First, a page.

One of the industry's largest suppliers of automatic
phone-answering technology is upgrading to an open-standards-based platform that will
provide cable systems with more features, including self-programming capabilities.
However, it may also force low-tech users to spike their
DOS-based programs, which run on 286 computers.
Syntellect's new product, "Vista," will move
users into the Windows NT environment, integrating third-generation
interactive-voice-response units, interactive Web response, predictive dialing,
computer-telephony integration, fax-on-demand, speech recognition and agent
"We will continue to support lower-tech
[applications], but we won't be adding any new features," said Roger Reece, vice
president of marketing for Syntellect.
In the past, Syntellect developed "templates"
that were compatible with the billing technology that each cable system employed, and it
then tried to customize the phone-response-system application from there. Operators had to
depend on Syntellect to integrate the telephone-system components and to write code.
The new product is based on Microsoft Corp.'s
Web-based "Enterprise Management" architecture. Vista's other open
components are a Java application-development engine, Dialogic CT Media, a Sybase database
and Intel Corp.-based computer hardware.
Syntellect executives said companies with large or multiple
call centers can configure the software to reside on multiple or networked servers; or
small companies can have everything on just one computer.
The VistaGen graphical and object-oriented application
generator is based on the "wizard" concept, and not the flowchart or spreadsheet
methods used by most graphical-user-interface tools. This means that nonprogrammers can
develop, manage and maintain applications for multiple-call-center technologies, such as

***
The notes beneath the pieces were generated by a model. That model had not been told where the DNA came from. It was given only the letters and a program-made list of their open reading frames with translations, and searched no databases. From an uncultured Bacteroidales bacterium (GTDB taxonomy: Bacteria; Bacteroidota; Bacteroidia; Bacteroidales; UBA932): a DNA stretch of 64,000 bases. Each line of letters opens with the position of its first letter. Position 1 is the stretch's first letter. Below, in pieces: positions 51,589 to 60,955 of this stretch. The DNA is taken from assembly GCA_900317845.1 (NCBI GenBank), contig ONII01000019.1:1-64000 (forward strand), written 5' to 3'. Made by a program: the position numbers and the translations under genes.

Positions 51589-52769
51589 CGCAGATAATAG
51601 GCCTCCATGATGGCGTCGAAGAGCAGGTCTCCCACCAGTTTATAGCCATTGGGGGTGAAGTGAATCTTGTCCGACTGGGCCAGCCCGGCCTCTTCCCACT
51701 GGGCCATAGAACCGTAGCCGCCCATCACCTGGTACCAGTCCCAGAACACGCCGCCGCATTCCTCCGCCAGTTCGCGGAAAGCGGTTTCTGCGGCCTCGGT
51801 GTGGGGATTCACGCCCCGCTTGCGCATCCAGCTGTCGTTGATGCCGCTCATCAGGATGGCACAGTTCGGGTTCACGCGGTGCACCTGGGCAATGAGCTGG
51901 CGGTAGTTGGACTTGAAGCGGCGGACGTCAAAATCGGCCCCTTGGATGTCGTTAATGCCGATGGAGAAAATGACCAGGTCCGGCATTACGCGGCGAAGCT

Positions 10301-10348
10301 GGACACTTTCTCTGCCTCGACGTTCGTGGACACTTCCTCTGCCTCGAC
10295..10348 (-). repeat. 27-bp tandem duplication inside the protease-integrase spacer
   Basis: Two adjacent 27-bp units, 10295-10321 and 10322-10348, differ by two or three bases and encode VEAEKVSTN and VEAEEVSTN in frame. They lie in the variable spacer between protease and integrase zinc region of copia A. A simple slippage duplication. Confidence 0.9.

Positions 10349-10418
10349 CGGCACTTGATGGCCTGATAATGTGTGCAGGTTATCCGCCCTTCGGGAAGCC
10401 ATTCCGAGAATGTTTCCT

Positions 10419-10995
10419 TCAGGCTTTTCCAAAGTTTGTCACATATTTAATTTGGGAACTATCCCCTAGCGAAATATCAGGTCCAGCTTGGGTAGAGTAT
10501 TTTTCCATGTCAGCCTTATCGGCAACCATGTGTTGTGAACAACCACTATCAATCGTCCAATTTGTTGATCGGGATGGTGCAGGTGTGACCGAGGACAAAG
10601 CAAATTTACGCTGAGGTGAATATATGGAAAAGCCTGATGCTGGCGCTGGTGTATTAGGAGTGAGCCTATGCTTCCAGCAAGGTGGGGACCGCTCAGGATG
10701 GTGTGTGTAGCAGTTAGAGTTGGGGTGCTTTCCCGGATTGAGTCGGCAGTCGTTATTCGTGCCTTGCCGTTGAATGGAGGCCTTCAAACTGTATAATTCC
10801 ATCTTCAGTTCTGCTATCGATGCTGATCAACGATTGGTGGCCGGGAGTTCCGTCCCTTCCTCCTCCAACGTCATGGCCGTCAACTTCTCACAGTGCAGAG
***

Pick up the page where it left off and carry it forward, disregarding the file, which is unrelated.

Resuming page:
IVR, CTI, the Web and agent desktops, from a single tool.
A third component, "VistaView," allows managers
to monitor phone performance and functionality off-site, if needed.
Company executives said upgrade costs will vary according
to system or call-center size and number of features included.
"Operators actually have been pushing us for improved
[automatic-number-identification technology], fax servers and other functions," said
Bo Chance, regional vice president of sales for Syntellect.
For instance, he said, operators want cable-modem customers
to be able to access the host computer via the Internet for Web-based transactions.
The company and a top 10 MSO are testing a large-vocabulary
(20,000-word) speech-recognition module, executives added. The technology will respond to
full sentences, such as, "I want to know my account balance."
The same program would allow technicians to verbally
activate and deactivate converters via telephone from the field, replacing a touch-tone
technology that was prone to entry errors. Successful deployment could allow operators to
pare dispatch staff, Syntellect said.
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